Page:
The S&P 500 is down from the end of May. It was dragged down by the top five companies in market capitalization, who have taken a beating lately. GOOG, FB, APPL, AMZN and MCSFT have all fallen due to a myriad of external factors. Meanwhile, consumer staples ETFs are outperforming by nearly 7% since early May.
Analysis shows manufacturing and trade are dragging markets toward a global recession. Investors know global PMIs are down. However, few realize that the trend has been negative for 13 months. This continuous downward pressure drove global investors to the United States, into the arms of the dollar. The dollar is very dependent on US asset performance given its massive negative net international investment position (NIIP), so the front end of the US yield curve plunge is not good for the USD. The story for the dollar has been: “as long as it’s getting funded (dollars coming in), who cares?” If US growth is weakening, multiples come in, then foreign portfolio flows get uncomfortable and repatriate. That is a problem for the USD. The US dollar broke a major trend channel to start the week. The USD signals substantial weakness in the near-term. If the Fed does not explicitly set up an easing bias, stocks are going to get smacked, presenting a significant issue for the dollar. The next few weeks are planned with FOMC speeches to help influence market prices. With manufacturing and trade creating recession conditions, the Federal Reserve has to pullback significantly on its policy path. The US has ~$18T of GDP to the rest of the world’s ~$62T. Twenty years ago, monetary policy could be very focused on solely US data. That is not the case today.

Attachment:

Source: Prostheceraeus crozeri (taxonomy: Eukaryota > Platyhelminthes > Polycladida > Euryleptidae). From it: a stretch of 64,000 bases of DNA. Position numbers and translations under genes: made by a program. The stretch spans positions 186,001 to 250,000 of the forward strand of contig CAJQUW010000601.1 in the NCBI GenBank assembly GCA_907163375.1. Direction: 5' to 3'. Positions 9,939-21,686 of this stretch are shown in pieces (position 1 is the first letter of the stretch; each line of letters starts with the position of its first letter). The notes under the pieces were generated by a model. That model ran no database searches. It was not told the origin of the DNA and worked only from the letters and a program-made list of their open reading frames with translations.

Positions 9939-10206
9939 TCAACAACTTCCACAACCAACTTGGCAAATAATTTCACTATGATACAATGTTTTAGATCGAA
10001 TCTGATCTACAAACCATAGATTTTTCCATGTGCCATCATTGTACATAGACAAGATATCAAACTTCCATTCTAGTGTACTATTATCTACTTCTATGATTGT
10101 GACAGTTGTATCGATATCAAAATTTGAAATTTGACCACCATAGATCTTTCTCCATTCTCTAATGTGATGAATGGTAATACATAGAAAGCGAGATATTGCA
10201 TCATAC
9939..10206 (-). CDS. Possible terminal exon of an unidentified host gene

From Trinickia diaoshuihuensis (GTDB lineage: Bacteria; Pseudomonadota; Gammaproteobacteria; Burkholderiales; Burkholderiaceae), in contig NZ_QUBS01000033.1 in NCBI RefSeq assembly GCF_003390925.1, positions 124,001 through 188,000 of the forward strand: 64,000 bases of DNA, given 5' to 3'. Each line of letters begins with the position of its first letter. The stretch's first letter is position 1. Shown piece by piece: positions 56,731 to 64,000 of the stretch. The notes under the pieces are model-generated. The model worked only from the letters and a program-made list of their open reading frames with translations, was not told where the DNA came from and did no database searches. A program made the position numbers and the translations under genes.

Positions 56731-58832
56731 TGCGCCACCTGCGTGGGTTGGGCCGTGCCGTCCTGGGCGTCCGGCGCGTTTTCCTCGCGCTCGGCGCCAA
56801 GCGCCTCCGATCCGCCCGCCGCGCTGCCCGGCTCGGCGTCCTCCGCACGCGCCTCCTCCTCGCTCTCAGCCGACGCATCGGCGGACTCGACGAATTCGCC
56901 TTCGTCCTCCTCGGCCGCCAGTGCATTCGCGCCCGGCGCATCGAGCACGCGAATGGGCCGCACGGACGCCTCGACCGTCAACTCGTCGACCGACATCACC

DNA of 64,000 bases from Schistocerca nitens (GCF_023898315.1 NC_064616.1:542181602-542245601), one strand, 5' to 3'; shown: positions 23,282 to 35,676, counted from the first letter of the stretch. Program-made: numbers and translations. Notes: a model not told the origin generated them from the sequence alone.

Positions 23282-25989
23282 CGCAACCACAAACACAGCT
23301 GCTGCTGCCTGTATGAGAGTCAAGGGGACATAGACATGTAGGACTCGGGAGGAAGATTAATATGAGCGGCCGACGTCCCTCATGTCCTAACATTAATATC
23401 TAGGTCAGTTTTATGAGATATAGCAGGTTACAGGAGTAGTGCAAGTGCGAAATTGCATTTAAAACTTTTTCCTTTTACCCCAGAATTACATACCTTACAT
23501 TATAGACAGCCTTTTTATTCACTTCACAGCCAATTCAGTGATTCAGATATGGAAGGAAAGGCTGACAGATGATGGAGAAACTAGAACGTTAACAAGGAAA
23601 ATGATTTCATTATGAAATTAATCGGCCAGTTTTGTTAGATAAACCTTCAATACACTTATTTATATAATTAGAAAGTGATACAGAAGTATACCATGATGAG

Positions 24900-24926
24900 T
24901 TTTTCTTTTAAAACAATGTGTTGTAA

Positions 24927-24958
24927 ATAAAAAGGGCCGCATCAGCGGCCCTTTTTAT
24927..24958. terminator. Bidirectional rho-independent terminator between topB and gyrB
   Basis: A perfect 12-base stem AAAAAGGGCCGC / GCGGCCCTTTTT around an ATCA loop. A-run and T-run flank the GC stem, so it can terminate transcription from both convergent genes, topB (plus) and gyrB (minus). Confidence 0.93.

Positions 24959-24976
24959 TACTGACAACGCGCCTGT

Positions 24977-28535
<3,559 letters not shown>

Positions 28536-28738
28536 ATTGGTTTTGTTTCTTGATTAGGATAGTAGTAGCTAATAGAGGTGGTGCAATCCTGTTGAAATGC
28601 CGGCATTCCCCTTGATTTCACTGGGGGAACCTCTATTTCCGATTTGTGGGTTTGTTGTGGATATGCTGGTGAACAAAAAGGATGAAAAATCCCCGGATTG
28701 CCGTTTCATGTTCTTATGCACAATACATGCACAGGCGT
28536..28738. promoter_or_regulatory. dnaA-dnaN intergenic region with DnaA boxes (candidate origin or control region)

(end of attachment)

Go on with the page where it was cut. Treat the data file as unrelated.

The crowding in the USD presents as the opposite of 2008. Pre-financial crisis investors were flooding into emerging markets as the US data began to deteriorate, however, once the US-born recession leaked into emerging markets the flow out of emerging market currencies and back into the US Dollar was colossal. The opposite dynamic appears to be playing out today. A global trade-born slowdown is leading investors to hide out in the US. The flood out of the USD is just beginning.
Coinciding with the bear outlook on the USD, precious metals continued their surge higher on Monday. Long positions in gold and silver are recommended with analysis suggesting significant upside over the next 12 months. Like the first half of 2016, the combination of a global slowdown and a weaker USD will lead investors to flood toward metals. A historic capital shift has just begun.